Right to education
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ICESCR Article 13 | Other instruments | International scrutiny More information | Comments
ICESCR Article 13
ICESCR Article 13 states:
- The States Parties to the present Covenant recognize the right of everyone to education. They agree that education shall be directed to the full development of the human personality and the sense of its dignity, and shall strengthen the respect for human rights and fundamental freedoms. They further agree that education shall enable all persons to participate effectively in a free society, promote understanding, tolerance and friendship among all nations and all racial, ethnic or religious groups, and further the activities of the United Nations for the maintenance of peace.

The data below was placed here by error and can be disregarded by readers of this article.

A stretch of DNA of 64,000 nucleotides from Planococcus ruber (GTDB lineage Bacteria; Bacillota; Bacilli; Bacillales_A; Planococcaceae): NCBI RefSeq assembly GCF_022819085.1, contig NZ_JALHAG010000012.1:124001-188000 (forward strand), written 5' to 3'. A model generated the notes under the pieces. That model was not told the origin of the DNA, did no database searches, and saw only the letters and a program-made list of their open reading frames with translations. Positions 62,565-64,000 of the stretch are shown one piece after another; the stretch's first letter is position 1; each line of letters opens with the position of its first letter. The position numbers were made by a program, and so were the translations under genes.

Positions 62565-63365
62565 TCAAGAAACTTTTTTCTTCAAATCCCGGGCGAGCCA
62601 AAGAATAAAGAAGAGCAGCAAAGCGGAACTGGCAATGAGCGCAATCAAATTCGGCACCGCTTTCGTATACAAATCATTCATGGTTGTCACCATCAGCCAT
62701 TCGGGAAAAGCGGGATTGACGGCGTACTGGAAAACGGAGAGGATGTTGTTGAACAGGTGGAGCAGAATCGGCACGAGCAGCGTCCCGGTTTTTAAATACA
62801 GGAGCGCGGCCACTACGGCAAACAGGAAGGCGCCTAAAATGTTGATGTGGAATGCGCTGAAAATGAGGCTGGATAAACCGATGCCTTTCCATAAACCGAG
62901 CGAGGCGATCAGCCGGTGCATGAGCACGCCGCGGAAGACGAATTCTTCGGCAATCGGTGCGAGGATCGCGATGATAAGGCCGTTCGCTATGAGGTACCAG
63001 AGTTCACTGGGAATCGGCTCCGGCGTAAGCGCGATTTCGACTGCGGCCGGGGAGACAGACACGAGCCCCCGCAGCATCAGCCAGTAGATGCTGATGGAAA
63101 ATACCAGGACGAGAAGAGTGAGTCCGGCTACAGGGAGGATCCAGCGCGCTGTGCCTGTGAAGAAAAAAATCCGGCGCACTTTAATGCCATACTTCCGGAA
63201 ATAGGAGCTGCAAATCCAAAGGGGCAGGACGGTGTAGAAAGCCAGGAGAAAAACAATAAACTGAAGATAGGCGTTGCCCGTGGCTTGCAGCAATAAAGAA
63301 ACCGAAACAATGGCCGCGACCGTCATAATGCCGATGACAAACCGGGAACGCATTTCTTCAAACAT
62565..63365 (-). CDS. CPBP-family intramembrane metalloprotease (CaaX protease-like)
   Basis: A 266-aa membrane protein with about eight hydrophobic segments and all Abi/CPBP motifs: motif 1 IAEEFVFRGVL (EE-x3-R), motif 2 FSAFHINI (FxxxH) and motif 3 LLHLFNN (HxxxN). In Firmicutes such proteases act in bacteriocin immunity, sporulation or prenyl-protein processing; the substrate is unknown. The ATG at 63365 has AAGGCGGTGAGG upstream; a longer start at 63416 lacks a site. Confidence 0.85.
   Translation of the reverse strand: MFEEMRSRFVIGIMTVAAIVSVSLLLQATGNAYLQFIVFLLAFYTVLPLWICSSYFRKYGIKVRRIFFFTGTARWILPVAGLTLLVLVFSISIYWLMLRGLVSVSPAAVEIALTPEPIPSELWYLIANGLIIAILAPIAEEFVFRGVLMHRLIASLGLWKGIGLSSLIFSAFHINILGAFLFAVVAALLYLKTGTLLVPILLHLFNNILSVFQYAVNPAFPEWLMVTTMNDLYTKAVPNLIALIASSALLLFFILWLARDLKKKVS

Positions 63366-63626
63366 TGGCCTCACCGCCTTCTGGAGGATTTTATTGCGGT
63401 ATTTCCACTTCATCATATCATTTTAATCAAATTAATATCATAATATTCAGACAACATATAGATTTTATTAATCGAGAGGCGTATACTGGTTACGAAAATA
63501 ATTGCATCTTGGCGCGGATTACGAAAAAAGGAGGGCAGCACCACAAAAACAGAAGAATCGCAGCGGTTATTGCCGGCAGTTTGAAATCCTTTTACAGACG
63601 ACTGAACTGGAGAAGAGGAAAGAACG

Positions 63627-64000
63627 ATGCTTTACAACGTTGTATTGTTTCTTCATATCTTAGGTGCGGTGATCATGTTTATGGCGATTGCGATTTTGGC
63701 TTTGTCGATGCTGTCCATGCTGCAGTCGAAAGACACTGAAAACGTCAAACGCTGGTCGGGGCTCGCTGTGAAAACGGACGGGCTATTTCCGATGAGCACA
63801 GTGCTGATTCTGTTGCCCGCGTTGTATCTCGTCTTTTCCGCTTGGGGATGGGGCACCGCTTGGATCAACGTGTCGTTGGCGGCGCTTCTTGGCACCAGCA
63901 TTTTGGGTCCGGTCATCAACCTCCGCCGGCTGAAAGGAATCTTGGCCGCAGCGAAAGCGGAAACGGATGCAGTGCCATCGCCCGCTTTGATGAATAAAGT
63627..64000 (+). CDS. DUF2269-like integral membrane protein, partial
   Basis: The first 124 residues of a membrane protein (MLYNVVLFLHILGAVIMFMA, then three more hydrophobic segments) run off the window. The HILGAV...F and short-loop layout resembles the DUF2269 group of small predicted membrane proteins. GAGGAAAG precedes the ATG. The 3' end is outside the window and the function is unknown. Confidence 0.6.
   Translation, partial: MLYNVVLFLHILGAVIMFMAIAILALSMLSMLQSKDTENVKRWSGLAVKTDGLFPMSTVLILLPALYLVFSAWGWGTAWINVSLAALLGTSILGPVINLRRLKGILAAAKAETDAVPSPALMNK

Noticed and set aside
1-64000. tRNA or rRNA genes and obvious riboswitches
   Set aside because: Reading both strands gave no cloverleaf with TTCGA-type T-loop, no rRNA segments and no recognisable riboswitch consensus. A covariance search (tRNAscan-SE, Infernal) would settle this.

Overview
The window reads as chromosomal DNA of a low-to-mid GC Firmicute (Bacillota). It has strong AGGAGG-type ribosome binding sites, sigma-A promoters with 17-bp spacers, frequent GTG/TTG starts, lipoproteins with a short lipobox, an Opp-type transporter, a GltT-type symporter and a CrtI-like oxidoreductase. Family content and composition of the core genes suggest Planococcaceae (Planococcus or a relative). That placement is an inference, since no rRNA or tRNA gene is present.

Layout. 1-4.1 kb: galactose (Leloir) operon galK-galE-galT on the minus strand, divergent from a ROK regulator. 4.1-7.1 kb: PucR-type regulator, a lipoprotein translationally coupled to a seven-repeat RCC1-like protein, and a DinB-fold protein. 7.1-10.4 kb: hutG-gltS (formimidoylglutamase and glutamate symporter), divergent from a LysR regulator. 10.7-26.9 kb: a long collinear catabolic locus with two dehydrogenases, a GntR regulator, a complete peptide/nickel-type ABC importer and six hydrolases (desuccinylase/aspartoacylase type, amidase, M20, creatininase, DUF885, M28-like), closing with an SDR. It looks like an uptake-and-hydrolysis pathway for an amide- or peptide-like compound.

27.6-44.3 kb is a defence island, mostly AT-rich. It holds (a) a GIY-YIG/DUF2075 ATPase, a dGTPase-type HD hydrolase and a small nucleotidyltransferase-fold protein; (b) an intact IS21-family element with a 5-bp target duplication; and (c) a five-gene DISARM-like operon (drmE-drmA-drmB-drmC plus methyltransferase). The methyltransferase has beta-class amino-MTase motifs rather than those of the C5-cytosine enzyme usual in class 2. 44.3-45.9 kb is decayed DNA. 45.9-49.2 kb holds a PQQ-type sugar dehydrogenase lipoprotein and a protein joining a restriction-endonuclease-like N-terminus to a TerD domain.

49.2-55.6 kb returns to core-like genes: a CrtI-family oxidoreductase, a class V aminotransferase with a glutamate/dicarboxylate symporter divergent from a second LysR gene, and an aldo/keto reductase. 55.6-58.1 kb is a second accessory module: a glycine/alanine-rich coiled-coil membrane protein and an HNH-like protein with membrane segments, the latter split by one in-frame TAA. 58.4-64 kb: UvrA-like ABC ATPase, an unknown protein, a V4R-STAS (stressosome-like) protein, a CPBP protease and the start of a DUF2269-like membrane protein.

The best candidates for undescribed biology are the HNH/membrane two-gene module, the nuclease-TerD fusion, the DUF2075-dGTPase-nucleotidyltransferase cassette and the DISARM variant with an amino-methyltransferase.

- The States Parties to the present Covenant recognize that, with a view to achieving the full realization of this right
(a) Primary education shall be compulsory and available free to all;
(b) Secondary education in its different forms, including technical and vocational secondary education, shall be made generally available and accessible to all by every appropriate means, and in particular by the progressive introduction of free education;
(c) Higher education shall be made equally accessible to all, on the basis of capacity, by every appropriate means, and in particular by the progressive introduction of free education;
(d) Fundamental education shall be encouraged or intensified as far as possible for those persons who have not received or completed the whole period of their primary education;